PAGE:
Supporting Children with Mental Health Issues

Contributed by the Center for Child Protection

Children with mental health issues experience many difficulties, and their parents often struggle with how to support and help their child. But, with patience, acceptance, and knowledge, parents can become great allies and advocates, providing the support their kids need to cope with and overcome their mental health issues.

Mom hugging troubled son
  • Education is key.  Become educated about the mental health issues your child is experiencing. The more you know about what your child is experiencing, the better equipped you will be to support them and respond to them in a helpful and empathic manner.
  • Be consistent. Consistency and predictability are important for all children, however this is especially important for children who may have experienced trauma or who are experiencing mental health issues. Consistency will provide a sense of predictability and safety for your child.
  • Practice flexibility. Flexibility is important, it is important for your child to have consistent boundaries and rules however you may need to be more flexible in your response to your child if they are experiencing mental health difficulties. There often is not a one-size-fits-all approach. You may have to find what works best for your child.
  • Be nurturing. Children need to feel that you care for them even when they may be exhibiting some challenging behaviors. The most important thing you can do for your child is attempt to understand what they are feeling. This will help you be more empathic with your child and you will be better able to cultivate a nurturing and loving relationship between you and your child.
  • Accept your child's feelings. Accept your child's feelings and help them understand why it is they feel the way they do. Children process information differently than adults. While their behaviors and feelings may be confusing to you it is important to respond in a supportive manner rather than try to "fix" their feelings or correct them. You can tell them that you hear them and that you are sad they feel the way they do and you just want to help them feel better.
  • Advocate for your child. You will have to advocate for your child's needs. Your child may be in need of an array of assessments such as mental health and school assessments. It will be important that you make sure they are getting their needs met, this may mean you are researching resources and making phone calls to get more information. If you need help advocating for your child there may be mental health agencies in your area that can assist you with case management services.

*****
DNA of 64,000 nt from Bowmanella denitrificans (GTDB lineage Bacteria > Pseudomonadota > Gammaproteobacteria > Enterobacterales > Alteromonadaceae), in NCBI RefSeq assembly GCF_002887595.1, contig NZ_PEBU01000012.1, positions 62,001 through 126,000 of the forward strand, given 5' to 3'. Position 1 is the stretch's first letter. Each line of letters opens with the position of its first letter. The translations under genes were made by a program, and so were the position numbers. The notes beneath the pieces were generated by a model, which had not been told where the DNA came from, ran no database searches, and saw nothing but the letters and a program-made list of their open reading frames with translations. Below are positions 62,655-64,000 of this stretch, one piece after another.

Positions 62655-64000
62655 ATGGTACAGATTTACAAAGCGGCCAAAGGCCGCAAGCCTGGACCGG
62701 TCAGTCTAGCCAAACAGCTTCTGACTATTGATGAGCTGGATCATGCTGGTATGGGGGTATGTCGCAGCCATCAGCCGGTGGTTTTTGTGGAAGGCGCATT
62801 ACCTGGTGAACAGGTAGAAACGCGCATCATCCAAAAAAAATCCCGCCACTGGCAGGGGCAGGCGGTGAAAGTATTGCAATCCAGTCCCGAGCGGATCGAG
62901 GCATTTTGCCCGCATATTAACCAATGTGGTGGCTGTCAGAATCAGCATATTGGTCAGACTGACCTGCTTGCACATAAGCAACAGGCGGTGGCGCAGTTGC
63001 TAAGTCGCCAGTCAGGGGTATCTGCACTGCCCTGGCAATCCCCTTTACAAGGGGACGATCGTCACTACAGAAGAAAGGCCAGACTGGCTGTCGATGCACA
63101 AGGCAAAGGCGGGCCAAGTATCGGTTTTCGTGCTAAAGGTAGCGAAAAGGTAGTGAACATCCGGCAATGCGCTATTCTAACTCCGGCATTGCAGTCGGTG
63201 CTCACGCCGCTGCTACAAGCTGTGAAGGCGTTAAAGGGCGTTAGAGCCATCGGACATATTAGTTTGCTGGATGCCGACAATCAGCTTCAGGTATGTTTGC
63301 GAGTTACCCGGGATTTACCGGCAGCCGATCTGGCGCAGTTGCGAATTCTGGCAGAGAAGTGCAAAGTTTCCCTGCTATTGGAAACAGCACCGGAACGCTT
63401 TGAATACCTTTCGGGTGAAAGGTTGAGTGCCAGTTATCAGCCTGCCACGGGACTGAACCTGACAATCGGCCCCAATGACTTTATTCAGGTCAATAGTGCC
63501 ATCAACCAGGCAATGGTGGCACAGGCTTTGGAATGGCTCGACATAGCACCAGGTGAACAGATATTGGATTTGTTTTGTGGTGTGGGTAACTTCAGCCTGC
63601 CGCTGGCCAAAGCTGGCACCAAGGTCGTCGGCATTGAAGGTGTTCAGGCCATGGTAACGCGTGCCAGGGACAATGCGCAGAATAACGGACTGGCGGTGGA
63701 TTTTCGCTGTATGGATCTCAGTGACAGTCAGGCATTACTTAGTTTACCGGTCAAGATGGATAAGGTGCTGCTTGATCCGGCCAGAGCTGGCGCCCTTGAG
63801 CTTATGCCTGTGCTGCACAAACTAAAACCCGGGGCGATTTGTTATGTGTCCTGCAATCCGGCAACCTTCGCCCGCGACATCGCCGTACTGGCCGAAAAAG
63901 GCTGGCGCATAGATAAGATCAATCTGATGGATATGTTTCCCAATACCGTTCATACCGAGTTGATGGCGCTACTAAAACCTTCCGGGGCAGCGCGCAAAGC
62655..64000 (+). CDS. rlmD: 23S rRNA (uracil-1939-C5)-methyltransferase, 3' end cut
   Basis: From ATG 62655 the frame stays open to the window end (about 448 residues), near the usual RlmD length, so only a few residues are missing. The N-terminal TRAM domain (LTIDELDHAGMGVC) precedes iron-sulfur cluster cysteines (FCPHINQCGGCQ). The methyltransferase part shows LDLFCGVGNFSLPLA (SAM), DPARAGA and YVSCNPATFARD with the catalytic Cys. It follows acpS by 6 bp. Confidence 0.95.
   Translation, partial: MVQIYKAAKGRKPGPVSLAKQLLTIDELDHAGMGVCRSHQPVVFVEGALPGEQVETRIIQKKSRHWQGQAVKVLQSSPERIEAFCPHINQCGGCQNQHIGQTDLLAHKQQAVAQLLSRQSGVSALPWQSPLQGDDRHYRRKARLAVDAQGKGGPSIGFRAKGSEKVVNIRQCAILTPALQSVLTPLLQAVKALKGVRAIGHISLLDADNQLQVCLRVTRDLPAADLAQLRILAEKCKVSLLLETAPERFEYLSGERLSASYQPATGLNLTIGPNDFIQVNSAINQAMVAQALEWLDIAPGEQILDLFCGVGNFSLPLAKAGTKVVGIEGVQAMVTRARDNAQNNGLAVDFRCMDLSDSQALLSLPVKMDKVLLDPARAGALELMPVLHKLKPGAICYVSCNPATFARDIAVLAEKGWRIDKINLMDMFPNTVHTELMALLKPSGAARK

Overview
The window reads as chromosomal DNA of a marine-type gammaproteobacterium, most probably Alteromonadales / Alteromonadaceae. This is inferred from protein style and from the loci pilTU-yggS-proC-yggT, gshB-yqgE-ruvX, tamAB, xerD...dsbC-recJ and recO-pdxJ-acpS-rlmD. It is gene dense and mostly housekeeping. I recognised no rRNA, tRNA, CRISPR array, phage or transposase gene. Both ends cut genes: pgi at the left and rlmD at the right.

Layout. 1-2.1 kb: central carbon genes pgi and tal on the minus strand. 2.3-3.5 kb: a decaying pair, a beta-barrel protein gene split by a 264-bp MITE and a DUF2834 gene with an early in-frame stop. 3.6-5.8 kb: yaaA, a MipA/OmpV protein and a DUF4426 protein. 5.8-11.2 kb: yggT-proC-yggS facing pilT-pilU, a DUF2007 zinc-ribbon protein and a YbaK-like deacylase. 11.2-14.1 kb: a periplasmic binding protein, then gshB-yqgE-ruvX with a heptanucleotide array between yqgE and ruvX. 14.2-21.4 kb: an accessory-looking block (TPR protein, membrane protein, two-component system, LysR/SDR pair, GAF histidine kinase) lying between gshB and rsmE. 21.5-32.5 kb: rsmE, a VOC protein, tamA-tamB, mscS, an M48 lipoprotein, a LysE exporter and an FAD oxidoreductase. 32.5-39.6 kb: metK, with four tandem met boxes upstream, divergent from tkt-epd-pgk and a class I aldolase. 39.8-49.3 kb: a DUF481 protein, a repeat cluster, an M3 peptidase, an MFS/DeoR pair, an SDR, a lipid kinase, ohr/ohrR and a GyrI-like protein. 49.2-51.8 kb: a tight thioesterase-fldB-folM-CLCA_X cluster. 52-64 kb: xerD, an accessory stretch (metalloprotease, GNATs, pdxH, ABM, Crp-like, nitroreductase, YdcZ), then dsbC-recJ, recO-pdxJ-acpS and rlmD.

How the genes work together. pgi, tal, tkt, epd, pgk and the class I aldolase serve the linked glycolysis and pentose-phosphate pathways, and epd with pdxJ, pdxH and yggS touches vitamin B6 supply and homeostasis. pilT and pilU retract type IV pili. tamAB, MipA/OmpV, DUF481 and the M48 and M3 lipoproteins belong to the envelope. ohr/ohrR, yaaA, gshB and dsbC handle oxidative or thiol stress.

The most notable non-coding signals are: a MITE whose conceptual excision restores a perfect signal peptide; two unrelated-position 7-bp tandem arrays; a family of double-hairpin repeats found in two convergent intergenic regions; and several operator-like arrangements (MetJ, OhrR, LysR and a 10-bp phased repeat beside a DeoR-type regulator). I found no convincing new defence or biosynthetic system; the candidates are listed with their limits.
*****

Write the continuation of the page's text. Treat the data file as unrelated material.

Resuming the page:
• Learn how trauma can impact development.  Make sure any assessments your child receives are developmentally sensitive. This is important in order for you to provide your child with the support they need in an age appropriate manner.  Because of their experiences your child's chronological age may not match their emotional or developmental age. It will be important for you to know where your child is functioning from a developmental stand point in order to provide the most appropriate and supportive responses.
  • Get support for yourself. Get help for yourself if needed. You cannot provide the support your child needs if you don't also take care of yourself. One of the most helpful things you can do for your child is to be present and attuned to their needs. This can only be accomplished if you are addressing your own stress and getting support for yourself.

This list is not meant to be exhaustive, however if you can practice these helpful tips with your child, your child will feel better supported by you. Having a positive relationship with your child is key to assisting them in any struggles they may face in life.

Mental Health Issues can be a confusing and frustrating experience for parents, so make sure you look into extra assistance if you need help supporting your child and understanding what they need.

For More Information

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Center for Child Protection

About the Expert: The Center for Child Protection is a nationally accredited children's advocacy center and the only nonprofit organization in Travis County, Texas involved in the investigation of crimes against children. For more than 25 years, the Center has been the first stop for children in Travis County who are suspected victims of sexual abuse, physical abuse, neglect and for children who have witnessed a violent crime. The Center is a child-friendly, specially-equipped facility where children go for recorded forensic interviews, medical exams, counseling and intervention during the investigation and prosecution of child abuse cases.

The Center's goal is to end the cycle of child abuse by supporting current victims of abuse and empowering them to break the cycle of abuse in their own lives, through timely, strategic, effective and evidence-based intervention with the Protective Parenting Program. Further, the Education Services Department trains professionals and other community members on how to prevent, recognize and react responsibly to child abuse if they have suspicions of abuse.

All Center for Child Protection services are provided to children, their protective caregivers and community members at no charge and are available in both English and Spanish.